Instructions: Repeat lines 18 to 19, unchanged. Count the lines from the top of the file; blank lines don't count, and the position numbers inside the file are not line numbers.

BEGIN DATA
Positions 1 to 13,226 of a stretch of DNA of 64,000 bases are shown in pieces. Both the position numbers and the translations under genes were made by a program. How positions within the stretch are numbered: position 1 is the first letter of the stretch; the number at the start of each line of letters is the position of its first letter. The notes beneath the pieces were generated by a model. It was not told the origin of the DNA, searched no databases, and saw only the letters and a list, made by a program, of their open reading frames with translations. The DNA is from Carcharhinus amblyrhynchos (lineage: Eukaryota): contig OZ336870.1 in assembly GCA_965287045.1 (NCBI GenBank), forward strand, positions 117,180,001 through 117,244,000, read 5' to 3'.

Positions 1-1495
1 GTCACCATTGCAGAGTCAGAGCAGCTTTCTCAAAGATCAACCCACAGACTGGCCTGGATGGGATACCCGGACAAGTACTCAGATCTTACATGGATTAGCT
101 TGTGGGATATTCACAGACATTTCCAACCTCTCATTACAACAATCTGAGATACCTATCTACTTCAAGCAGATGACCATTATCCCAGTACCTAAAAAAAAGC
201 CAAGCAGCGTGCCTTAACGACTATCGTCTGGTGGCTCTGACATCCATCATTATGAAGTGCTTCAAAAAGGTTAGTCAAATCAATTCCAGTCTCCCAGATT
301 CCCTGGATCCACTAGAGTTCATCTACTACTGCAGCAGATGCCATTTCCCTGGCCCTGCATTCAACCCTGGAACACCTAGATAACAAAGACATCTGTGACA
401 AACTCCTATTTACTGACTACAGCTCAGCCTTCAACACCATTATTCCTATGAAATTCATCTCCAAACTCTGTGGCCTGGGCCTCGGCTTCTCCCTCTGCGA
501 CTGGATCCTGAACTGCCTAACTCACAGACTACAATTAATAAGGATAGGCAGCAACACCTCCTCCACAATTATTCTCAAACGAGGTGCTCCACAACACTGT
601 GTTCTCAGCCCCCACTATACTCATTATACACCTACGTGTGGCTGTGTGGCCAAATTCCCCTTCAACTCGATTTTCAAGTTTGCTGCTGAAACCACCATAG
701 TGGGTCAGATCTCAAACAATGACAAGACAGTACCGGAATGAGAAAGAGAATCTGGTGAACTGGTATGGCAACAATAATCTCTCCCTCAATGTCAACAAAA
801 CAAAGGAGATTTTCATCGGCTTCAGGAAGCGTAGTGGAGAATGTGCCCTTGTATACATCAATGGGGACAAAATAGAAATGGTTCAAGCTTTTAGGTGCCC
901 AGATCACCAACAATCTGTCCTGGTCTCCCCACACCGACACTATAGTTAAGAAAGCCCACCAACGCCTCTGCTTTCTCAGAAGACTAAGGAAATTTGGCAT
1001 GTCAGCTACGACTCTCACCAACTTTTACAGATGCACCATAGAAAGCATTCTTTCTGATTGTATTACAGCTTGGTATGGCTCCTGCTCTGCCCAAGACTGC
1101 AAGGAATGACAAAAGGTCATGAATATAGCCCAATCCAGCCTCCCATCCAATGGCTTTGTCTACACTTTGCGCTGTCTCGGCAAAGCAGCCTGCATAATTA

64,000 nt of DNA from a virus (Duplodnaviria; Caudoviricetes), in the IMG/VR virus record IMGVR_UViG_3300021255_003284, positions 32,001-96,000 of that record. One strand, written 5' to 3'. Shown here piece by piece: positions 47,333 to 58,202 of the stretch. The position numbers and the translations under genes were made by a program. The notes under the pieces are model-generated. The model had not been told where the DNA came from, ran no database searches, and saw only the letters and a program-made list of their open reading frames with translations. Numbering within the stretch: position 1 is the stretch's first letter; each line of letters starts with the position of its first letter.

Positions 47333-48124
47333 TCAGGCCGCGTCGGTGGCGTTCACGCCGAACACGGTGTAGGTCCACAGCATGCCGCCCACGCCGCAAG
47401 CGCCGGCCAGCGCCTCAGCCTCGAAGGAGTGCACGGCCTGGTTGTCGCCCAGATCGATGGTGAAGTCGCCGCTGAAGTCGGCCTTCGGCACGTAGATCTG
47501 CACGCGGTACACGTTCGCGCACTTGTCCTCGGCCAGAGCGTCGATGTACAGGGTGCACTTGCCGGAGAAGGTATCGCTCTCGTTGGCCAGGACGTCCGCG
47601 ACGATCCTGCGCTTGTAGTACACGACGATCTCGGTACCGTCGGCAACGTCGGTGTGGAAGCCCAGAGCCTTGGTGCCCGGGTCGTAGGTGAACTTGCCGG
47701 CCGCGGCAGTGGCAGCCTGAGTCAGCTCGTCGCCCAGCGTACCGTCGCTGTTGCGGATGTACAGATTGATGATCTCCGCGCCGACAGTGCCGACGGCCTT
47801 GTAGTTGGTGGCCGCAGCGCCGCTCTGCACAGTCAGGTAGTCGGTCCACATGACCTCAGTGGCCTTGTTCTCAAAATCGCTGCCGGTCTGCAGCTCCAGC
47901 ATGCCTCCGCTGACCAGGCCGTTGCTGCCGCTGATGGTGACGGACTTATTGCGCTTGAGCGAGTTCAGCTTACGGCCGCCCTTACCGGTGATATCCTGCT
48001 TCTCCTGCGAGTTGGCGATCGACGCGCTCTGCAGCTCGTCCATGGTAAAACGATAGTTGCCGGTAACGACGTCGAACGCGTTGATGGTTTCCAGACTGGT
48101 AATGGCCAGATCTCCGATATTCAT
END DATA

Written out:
47401 CGCCGGCCAGCGCCTCAGCCTCGAAGGAGTGCACGGCCTGGTTGTCGCCCAGATCGATGGTGAAGTCGCCGCTGAAGTCGGCCTTCGGCACGTAGATCTG
47501 CACGCGGTACACGTTCGCGCACTTGTCCTCGGCCAGAGCGTCGATGTACAGGGTGCACTTGCCGGAGAAGGTATCGCTCTCGTTGGCCAGGACGTCCGCG